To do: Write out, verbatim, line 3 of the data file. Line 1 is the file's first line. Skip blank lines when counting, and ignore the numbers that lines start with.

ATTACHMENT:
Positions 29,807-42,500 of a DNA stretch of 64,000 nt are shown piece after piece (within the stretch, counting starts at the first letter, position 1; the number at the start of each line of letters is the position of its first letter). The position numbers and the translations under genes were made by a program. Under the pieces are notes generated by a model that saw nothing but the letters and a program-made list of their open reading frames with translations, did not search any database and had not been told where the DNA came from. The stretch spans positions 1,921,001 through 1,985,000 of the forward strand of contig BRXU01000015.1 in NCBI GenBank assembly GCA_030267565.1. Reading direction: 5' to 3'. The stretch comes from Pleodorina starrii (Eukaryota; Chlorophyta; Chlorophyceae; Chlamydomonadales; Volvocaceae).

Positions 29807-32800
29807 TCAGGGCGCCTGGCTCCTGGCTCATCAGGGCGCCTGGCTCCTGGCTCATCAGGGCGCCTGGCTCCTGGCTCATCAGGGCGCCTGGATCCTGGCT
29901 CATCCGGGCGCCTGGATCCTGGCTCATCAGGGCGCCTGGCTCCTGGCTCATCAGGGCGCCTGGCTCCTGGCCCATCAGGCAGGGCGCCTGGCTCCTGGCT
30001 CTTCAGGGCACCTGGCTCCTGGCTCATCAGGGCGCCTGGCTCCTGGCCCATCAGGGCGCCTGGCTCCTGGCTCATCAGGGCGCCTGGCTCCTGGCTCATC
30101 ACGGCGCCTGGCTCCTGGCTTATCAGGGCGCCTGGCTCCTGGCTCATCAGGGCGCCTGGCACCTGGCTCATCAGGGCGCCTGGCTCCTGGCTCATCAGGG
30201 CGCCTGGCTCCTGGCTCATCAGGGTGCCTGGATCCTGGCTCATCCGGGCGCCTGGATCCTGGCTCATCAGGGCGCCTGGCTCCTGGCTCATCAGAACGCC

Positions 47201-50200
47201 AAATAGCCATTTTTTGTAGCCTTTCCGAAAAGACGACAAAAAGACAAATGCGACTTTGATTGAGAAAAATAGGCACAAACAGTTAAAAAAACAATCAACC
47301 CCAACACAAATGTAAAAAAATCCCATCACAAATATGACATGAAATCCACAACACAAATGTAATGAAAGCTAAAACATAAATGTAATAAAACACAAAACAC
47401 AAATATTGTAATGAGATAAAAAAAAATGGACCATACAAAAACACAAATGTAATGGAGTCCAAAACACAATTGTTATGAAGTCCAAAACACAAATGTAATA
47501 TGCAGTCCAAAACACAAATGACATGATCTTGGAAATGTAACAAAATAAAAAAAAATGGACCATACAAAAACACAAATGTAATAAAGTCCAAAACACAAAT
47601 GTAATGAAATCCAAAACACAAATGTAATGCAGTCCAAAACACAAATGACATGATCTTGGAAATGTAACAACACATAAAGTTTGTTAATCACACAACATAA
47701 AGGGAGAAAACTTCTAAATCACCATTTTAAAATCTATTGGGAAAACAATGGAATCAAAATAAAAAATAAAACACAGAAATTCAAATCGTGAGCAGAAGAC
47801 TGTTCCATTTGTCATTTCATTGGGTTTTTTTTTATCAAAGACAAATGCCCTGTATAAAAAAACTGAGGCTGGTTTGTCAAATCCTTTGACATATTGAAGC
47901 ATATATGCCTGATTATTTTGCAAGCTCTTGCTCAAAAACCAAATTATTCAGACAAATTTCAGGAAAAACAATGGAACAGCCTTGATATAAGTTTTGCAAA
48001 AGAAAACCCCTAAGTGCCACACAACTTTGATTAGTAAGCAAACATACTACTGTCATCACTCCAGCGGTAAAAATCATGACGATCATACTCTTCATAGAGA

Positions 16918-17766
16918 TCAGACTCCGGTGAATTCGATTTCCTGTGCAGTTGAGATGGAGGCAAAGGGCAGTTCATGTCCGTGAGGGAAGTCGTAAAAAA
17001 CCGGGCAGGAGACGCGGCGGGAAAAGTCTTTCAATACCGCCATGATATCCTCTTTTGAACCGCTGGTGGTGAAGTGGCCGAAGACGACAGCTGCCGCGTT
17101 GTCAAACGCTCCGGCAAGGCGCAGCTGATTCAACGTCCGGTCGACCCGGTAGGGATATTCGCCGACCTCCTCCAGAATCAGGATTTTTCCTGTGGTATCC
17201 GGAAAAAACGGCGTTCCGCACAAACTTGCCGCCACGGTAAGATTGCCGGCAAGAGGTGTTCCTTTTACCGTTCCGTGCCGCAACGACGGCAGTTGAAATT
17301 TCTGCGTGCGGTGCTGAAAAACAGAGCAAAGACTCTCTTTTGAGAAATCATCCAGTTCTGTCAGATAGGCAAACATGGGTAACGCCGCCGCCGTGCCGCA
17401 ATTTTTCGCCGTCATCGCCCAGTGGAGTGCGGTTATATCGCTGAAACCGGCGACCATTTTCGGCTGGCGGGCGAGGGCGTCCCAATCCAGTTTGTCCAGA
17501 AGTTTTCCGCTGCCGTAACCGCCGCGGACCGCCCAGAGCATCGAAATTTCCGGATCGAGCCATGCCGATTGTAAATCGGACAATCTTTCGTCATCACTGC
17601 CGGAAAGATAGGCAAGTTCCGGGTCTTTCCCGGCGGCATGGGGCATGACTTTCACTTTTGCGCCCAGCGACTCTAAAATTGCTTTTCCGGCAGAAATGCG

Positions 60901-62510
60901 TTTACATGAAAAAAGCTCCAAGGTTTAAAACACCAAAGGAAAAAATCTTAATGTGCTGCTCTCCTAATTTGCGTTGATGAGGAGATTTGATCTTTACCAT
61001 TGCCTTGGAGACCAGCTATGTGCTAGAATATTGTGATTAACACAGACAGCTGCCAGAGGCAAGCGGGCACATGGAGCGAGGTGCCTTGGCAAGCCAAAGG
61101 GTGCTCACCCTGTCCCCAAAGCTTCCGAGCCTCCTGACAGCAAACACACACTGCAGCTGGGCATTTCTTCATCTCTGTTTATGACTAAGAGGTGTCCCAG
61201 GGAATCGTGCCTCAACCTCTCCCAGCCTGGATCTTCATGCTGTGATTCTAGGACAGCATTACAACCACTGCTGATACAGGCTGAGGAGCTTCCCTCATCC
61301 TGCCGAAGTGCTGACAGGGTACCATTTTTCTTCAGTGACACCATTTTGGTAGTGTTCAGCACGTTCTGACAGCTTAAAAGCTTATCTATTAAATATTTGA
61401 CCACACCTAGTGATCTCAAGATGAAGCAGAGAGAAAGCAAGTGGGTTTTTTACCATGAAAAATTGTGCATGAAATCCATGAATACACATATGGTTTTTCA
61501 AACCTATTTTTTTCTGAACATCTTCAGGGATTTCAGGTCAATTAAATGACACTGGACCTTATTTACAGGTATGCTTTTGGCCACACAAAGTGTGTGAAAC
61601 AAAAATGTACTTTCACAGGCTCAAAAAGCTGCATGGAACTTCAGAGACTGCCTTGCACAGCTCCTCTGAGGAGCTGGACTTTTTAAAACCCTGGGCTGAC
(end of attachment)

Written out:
29807 TCAGGGCGCCTGGCTCCTGGCTCATCAGGGCGCCTGGCTCCTGGCTCATCAGGGCGCCTGGCTCCTGGCTCATCAGGGCGCCTGGATCCTGGCT